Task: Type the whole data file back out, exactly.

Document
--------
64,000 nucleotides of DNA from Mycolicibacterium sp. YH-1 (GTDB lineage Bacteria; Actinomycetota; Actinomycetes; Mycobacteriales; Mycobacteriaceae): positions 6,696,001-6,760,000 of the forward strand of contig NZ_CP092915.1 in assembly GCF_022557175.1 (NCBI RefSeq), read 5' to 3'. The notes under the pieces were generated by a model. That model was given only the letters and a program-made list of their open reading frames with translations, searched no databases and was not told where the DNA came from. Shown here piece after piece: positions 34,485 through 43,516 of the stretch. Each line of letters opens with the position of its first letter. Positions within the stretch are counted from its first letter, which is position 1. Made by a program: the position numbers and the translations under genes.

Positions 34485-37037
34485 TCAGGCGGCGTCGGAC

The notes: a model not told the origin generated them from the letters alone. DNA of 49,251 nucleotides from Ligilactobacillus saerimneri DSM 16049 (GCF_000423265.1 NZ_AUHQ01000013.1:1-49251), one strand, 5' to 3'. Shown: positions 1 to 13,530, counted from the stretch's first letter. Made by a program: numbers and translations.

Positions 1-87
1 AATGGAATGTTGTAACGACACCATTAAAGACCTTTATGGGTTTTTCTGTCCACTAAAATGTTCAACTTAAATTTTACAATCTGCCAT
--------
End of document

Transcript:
64,000 nucleotides of DNA from Mycolicibacterium sp. YH-1 (GTDB lineage Bacteria; Actinomycetota; Actinomycetes; Mycobacteriales; Mycobacteriaceae): positions 6,696,001-6,760,000 of the forward strand of contig NZ_CP092915.1 in assembly GCF_022557175.1 (NCBI RefSeq), read 5' to 3'. The notes under the pieces were generated by a model. That model was given only the letters and a program-made list of their open reading frames with translations, searched no databases and was not told where the DNA came from. Shown here piece after piece: positions 34,485 through 43,516 of the stretch. Each line of letters opens with the position of its first letter. Positions within the stretch are counted from its first letter, which is position 1. Made by a program: the position numbers and the translations under genes.

Positions 34485-37037
34485 TCAGGCGGCGTCGGAC

The notes: a model not told the origin generated them from the letters alone. DNA of 49,251 nucleotides from Ligilactobacillus saerimneri DSM 16049 (GCF_000423265.1 NZ_AUHQ01000013.1:1-49251), one strand, 5' to 3'. Shown: positions 1 to 13,530, counted from the stretch's first letter. Made by a program: numbers and translations.

Positions 1-87
1 AATGGAATGTTGTAACGACACCATTAAAGACCTTTATGGGTTTTTCTGTCCACTAAAATGTTCAACTTAAATTTTACAATCTGCCAT